Calories vs. Nutrients: Do you know what you’re consuming?
You’ve just been handed the keys to a brand new Ferrari. It’s yours- no payments, no strings attached, but if it breaks down, you have to fix it. So how are you going to care for this new prize? You’re probably going to get the oil changed regularly, fill it with premium gasoline to keep it running smoothly, and get it washed so it’s looking good when you show it off to all of your friends.
Here’s a thought- why don’t we take care of our own bodies this way? If we break it, sure we can tape it up and heal it from the exterior, but there are no returns or exchanges if the internal systems malfunction. Why don’t we do the things necessary to keep the one body we’re given running in top condition? Why don’t we exercise regularly to push fresh blood and oxygen to our organs or consistently feed it premium food to keep it running smoothly? Let’s take a look…
I’m sure you’ve heard of the diet approach “If It Fits Your Macros” (IIFYM), as over the past few years it has become one of the most debated topics amongst fitness professionals. With IIFYM, your diet could consist of nothing but Big Macs and Oreos, so long as you keep the calories you ingest in your determined range of fats, carbs, and proteins. Sounds healthy, right?
Let’s hope you answered heck no to that last question. And here’s why- there are 6 essential nutrients the human body needs, falling under 3 categories:
If you were to eat a diet of Big Macs and Oreos, you would be fulfilling your macronutrient needs of fat, carbohydrates, and a little bit of protein, but what about the micronutrients? Sure, you only need these nutrients in small amounts, but these micrograms are critical for your health. Substituting the carbs and fat in a spinach salad topped with avocado is not interpreted by your body the same way the carbs and fat in an Oreo are.
I am not here to bash IIFYM, heck, I used to be a huge advocator for it. When I first adopted the style I achieved the tightest and most toned figure of my life, because I was literally weighing and tracking every gram of food that went in my mouth. At first, following an IIFYM dietary approach seemed like the answer to my prayers- I could eat cookies and cake without feeling guilty about it, since I knew I was still within my macros. I was able to improve my body composition without eating a bland diet that consisted of nothing but chicken and broccoli.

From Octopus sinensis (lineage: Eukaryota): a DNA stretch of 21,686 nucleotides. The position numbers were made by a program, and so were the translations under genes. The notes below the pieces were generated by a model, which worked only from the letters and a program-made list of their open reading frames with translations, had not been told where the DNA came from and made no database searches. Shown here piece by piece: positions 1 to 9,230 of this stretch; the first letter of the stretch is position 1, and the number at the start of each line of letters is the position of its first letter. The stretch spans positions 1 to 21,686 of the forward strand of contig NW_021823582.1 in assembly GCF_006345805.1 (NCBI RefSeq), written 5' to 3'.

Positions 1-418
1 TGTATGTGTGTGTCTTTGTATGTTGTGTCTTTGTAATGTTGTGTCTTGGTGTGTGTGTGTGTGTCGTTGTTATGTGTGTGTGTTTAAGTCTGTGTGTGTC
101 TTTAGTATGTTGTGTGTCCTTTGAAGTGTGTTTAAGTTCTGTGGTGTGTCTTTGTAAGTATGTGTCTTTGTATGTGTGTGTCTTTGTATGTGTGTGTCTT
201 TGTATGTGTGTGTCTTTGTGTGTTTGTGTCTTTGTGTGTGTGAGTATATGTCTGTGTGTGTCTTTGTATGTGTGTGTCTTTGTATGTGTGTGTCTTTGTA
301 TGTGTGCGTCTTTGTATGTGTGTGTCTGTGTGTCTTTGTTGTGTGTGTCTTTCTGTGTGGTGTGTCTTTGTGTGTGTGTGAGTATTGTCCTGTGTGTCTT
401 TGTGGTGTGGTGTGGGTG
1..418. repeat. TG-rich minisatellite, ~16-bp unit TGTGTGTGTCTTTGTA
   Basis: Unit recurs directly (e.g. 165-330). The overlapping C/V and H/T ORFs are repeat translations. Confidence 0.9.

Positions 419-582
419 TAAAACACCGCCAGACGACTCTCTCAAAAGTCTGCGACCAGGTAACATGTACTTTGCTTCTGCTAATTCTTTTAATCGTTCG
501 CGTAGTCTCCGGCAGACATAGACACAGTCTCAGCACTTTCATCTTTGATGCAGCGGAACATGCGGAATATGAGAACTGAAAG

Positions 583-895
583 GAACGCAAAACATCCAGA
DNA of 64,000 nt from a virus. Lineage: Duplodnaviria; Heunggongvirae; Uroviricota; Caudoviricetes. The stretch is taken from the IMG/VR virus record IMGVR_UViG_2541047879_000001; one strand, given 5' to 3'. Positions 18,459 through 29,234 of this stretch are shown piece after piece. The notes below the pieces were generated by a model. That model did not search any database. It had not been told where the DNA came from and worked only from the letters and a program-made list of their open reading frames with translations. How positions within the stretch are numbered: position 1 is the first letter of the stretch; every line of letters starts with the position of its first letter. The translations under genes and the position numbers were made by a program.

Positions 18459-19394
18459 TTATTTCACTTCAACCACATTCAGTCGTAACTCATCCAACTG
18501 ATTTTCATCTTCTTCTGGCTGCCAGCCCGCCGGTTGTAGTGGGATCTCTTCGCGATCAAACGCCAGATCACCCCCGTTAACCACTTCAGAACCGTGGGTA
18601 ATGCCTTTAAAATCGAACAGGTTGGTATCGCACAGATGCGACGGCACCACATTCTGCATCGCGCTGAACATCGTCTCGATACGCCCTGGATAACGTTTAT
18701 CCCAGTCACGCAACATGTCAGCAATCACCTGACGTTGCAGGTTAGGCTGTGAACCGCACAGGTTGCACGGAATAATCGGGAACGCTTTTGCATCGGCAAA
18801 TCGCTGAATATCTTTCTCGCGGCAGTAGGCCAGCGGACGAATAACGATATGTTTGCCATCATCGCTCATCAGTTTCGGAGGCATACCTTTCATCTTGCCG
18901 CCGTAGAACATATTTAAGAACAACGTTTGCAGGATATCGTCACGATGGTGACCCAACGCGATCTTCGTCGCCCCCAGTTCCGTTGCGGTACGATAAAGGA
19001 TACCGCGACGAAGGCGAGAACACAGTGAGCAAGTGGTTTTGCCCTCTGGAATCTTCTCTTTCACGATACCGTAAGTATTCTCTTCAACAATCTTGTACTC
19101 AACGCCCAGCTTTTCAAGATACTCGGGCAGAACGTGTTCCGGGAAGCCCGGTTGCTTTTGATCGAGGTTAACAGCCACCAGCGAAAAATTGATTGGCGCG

But after awhile IIFYM began to consume me. At one point (and this is the part that gets so much pushback) I was doing all I could to manipulate my meals to fit in as many “fun” foods as I could in a day- putting nutrition on the backburner. And then it evolved into such an obsession- I didn’t even see food anymore, I would just see numbers. Seriously, I wouldn’t even take a bite of anything homemade by anyone other than myself, since I couldn’t calculate specifically what the macros were of that bite (#obsessed.)
The 6 nutrients I listed above have a very important adjective in front of them, essential. Our bodies need all 6 to live a healthy, functional life. When you substitute the macros of real food in your diet with something processed, sadly, the vitamins and minerals are not replaced as well, leaving you nutritional devoid. For a day or two, this won’t affect you much, but over time these deficiencies can be life threatening.
The cells in our bodies work around the clock to keep us alive, using the food we ingest to keep them energized. If they don’t receive the proper chemical messages (coded in the vitamins and minerals of food) they have to work harder to do their job. When these cells are constantly working in overdrive, eventually they burn out, and our systems break down, making us prone to disease and disorder.
My point here is to put nutrition first. Even if you still weigh and track your food, ensure you’re eating 6-10 servings of vegetables and fruit a day, before you fill your macros with “fun” foods. If you don’t strictly track food, as I don’t anymore, the simplest “diet” you can ever go on is to focus on just eating real food. Food that is made with ingredients you can recognize, and has undergone minimal processing. To quote Jamie Oliver, “Real food doesn’t have ingredients, real food is ingredients.”